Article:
GROTH: What other kinds of things did you do? You stole cars, and actually engaged in robberies?
SPAIN: No, it was mostly shoplifting, mostly petty, juvenile delinquency, that’s all it was. I mean, we would have liked to have been like them guys ... I, myself, probably didn’t have the balls to engage in major crime. Kids came through the neighborhood, and you would shake them down.
GROTH: So what prompted you to engage in that kind of activity?
SPAIN: It was basically hatred for established society. We just saw ourselves in a predatory world and we could trust one another. It was a sense of comradeship among the guys, but anybody else was just a potential victim. That’s the way the world was. The world is there to prey on you, and you have an arena where you can prey upon others. I think that that’s the way that all criminals see things, and that’s the way society is set up, really. It’s just that people on the top put a mantle of respectability upon their predation. But, on the other hand, who are you doing harm to? It’s really the bottom of the food chain, doing harm to this old guy. Mr. Blimey, we called him. Just some old guy, man, who had a store and probably was on Social Security, and here we were, victimizing this guy, and victimizing other people who were just like us. It was like there wasn’t really a class solidarity as such, just more of a solidarity among us guys. Which was a good experience, in itself.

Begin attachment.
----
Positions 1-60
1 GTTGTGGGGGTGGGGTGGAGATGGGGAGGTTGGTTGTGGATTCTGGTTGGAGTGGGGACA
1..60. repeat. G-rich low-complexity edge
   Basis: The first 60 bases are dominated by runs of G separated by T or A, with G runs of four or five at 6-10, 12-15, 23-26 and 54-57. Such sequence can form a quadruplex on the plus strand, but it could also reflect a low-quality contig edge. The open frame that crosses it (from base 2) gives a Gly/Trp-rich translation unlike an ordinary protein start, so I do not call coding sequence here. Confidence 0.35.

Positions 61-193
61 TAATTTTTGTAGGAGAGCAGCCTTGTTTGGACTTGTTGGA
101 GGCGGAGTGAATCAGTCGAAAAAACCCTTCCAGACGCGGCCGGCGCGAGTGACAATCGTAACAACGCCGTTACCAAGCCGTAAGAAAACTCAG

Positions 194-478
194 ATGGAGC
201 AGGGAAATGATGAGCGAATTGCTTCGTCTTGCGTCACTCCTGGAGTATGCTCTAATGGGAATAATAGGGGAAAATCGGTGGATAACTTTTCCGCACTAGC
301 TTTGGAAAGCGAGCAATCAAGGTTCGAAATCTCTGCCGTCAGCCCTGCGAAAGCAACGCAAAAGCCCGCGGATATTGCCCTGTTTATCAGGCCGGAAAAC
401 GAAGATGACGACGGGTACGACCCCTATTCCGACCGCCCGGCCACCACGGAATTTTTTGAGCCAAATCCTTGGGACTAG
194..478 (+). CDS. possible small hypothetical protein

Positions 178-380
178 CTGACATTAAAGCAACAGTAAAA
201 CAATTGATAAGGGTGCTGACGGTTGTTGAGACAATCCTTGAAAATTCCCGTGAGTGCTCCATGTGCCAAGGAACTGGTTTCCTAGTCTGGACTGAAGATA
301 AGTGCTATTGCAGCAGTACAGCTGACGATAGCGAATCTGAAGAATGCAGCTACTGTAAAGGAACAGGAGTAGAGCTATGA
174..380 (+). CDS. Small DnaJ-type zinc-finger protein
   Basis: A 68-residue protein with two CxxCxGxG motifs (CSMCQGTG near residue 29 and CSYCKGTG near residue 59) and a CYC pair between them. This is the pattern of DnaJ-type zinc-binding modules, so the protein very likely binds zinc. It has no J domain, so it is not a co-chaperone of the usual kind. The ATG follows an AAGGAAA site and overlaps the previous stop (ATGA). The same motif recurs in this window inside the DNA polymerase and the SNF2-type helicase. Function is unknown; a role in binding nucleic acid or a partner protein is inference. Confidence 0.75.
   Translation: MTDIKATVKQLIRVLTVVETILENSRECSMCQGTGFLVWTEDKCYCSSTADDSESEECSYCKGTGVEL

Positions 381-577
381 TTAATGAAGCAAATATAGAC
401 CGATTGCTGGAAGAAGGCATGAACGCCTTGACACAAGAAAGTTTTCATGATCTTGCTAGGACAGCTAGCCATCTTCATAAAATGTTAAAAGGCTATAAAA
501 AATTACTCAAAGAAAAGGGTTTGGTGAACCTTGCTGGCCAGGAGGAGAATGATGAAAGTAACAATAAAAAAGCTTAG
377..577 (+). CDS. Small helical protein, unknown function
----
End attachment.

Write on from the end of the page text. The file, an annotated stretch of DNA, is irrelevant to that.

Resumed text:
GROTH: There was no class consciousness involved?
SPAIN: In a way, but it was more instinctual than conscious. There was antagonism between the squares and the hoods. Squares were mostly middle-class Pat Boone types. A lot of it was played out in the high school I went to, which was mostly middle and upper class ... my mother always tried to put me with a better class of people, which never quite had the intended effect. [Laughs.]
GROTH: You actually gravitated towards the criminal element? [Laughter.]
SPAIN: Yeah, right. When I was in art school, these were the only people I could really relate to.
GROTH: Now what was it about the social norms and authority that you so despised?